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Consumer Plaintiff Avila Sues Using the Safe Harbor Precedent She Established in Avila Decision—and Loses

Following the Second Circuit's 2016 decision in Avila v. Riexinger & Associates (Avila I), consumer plaintiff Annmarie Avila returned to court in Avila v. Reliant (Avila II) to sue for violations of the Fair Debt Collection Practices Act (FDCPA) under the so called "safe-harbor" provision she helped establish in her previous successful appeal.

In Avila I, Annmarie received a collection letter, which failed to disclose that her outstanding balance was increasing due to interest and late fees despite the fact that interest was actually accruing at a daily rate equivalent to 500% per year. The Second Circuit held that the collection letter violated FDCPA § 1692e because "a reasonable consumer could read the notice and be misled into believing that she could pay her debt in full by paying the amount listed in the notice," but in reality interest was accruing daily. The Court, however, also held that a debt collector will not be liable under § 1692e "if the collection notice either accurately informs the consumer that the amount of the debt stated in the letter will increase over time, or clearly states that the holder of the debt will accept payment of the amount set forth in full satisfaction of the debt if payment is made by a specified date." In doing so, the Court adopted "safe harbor" language first promulgated by the Seventh Circuit in Miller v. McCalla Raymer Padrick Cobb Nichols & Clark LLC:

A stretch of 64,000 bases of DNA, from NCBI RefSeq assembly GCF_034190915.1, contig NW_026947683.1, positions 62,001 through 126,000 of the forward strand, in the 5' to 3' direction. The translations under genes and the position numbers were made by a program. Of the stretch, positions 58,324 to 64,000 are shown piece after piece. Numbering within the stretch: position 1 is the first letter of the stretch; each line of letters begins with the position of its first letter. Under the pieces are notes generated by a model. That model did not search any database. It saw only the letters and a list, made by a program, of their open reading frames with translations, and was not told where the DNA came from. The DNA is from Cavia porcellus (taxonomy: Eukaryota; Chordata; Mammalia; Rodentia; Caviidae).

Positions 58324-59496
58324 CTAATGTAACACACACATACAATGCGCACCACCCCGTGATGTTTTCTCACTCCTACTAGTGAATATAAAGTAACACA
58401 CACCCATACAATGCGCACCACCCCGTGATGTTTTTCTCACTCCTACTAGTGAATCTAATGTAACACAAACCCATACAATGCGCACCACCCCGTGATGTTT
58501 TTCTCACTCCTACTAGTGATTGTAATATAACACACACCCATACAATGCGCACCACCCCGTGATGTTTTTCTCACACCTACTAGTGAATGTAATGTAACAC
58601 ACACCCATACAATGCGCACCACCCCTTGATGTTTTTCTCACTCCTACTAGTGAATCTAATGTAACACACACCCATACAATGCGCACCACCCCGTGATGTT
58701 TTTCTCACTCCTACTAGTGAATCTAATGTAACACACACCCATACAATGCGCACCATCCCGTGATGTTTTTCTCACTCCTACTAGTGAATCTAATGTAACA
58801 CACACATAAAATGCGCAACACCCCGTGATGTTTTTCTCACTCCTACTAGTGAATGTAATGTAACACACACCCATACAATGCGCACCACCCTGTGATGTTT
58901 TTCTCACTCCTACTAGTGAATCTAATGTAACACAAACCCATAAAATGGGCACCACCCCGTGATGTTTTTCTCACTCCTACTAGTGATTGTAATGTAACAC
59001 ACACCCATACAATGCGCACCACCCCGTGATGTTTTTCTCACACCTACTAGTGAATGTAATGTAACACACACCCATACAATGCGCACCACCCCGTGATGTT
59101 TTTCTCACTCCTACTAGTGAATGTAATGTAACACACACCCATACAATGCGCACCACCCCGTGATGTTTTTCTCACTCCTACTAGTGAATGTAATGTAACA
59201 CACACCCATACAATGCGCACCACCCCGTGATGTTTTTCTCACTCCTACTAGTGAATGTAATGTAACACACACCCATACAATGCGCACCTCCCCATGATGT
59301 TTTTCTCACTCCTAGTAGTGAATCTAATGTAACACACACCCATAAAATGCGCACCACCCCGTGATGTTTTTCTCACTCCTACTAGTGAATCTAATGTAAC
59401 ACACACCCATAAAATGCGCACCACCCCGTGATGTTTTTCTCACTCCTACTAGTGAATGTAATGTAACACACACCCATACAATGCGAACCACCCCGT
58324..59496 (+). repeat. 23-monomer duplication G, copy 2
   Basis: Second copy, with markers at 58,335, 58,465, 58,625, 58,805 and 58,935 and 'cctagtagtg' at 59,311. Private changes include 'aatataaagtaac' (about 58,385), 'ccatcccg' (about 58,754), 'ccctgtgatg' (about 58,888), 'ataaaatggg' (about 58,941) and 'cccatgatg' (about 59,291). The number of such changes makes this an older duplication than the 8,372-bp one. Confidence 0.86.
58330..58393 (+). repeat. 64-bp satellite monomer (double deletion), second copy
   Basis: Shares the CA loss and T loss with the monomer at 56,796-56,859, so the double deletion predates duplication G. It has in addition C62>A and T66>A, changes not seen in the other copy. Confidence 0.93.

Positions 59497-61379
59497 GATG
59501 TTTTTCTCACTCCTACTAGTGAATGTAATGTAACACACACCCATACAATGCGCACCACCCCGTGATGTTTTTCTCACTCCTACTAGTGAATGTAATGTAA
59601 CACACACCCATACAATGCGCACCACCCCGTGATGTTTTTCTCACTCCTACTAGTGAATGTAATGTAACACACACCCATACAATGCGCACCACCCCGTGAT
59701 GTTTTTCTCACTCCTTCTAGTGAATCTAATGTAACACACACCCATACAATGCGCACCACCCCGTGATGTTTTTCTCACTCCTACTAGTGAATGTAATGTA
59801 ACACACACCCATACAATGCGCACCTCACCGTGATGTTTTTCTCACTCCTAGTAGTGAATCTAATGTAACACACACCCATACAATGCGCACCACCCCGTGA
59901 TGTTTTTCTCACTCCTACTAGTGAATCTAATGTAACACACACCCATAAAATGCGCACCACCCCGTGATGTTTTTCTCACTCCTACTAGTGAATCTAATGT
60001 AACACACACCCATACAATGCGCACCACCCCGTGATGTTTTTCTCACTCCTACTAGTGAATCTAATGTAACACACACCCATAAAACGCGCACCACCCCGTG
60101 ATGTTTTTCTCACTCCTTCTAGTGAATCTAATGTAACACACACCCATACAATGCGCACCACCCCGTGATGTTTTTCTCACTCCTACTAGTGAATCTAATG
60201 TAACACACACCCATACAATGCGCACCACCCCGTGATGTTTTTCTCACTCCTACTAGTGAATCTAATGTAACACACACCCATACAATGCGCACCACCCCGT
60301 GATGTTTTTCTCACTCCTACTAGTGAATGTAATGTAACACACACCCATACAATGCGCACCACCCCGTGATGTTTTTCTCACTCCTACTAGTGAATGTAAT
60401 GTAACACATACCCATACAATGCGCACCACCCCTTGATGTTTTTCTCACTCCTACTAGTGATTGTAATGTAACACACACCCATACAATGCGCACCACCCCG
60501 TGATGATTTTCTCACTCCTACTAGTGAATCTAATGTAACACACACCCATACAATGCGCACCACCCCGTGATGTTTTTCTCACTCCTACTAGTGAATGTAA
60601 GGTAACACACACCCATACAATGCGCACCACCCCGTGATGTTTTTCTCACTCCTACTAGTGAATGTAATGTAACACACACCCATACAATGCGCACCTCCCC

As of the date of this letter, you owe $_ [the exact amount due]. Because of interest, late charges, and other charges that may vary from day to day, the amount due on the day you pay may be greater. Hence, if you pay the amount shown above, an adjustment may be necessary after we receive your check, in which event we will inform you before depositing the check for collection. For further information, write the undersigned or call 1-800 [phone number].

On her return to court in Avila II, Annmarie attempted to argue that collectors could not simply use the safe harbor language because the FDCPA required narrowly tailored safe-harbor provisions. Specifically, she alleged that the letter she received in Avila II containing the exact safe-harbor approved by the Second Circuit in Avila I was false, deceptive, and misleading because although interest was accruing on her account neither "fees" nor "late charges" were being added. The Eastern District of New York dismissed Avila II on grounds that Avila I did not require debt collectors to state whether each of the additional charges for "interest, late charges," and/or "other fees," were individually increasing and that protection would be available if one of the three components was increasing. In dismissing Avila II, Judge Spatt determined that since interest was accruing on the debt, the notice was fully compliant with Avila I, and he cautioned that not every technically false statement in a collection notice violates the FDCPA. Essentially, Avila I foreclosed Annmarie's argument in Avila II; holding "otherwise would upset the reliance interest of the many debt collectors who, taking the Second Circuit at its word, drafted collection letters based on that guidance."

While an appeal of Avila II is possible, for the time being, Annmarie is bound by Avila I — her own case. A litigant who won on a Second Circuit appeal might wonder — can I "double-down" and win again? The answer, this week, was no.

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